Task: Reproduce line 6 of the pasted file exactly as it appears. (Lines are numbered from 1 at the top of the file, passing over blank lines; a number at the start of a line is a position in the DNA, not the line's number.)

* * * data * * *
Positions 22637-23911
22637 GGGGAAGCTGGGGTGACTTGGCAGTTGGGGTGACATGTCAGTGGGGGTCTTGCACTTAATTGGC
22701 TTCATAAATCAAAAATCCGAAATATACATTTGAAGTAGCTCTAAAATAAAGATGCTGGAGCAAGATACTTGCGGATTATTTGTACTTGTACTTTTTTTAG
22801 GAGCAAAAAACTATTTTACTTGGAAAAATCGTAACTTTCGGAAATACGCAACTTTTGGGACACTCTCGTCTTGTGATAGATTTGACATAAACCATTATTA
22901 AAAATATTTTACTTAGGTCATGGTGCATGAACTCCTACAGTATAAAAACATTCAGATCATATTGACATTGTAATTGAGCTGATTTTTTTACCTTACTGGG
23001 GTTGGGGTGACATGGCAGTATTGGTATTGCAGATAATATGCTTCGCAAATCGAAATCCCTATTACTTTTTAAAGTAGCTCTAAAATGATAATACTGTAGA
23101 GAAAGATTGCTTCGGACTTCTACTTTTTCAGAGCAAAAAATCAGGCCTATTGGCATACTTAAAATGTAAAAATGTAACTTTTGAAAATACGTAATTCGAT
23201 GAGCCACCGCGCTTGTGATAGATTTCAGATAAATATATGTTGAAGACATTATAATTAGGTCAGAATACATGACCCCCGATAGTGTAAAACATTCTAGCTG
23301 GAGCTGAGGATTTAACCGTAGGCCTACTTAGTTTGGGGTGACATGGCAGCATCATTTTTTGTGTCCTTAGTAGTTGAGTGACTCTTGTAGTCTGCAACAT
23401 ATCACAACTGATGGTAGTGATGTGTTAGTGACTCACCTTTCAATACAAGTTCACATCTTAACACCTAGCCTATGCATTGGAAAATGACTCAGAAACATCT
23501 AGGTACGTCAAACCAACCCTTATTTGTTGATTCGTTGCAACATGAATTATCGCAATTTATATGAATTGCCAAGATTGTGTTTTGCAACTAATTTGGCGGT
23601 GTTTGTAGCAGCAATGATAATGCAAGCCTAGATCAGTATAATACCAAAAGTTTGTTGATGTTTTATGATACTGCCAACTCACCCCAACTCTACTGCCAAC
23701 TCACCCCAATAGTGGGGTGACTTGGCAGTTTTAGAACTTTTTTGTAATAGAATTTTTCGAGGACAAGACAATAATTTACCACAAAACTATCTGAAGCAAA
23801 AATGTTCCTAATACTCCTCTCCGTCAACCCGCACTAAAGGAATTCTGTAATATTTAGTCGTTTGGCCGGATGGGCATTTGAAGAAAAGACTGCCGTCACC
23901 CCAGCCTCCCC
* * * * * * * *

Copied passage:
23001 GTTGGGGTGACATGGCAGTATTGGTATTGCAGATAATATGCTTCGCAAATCGAAATCCCTATTACTTTTTAAAGTAGCTCTAAAATGATAATACTGTAGA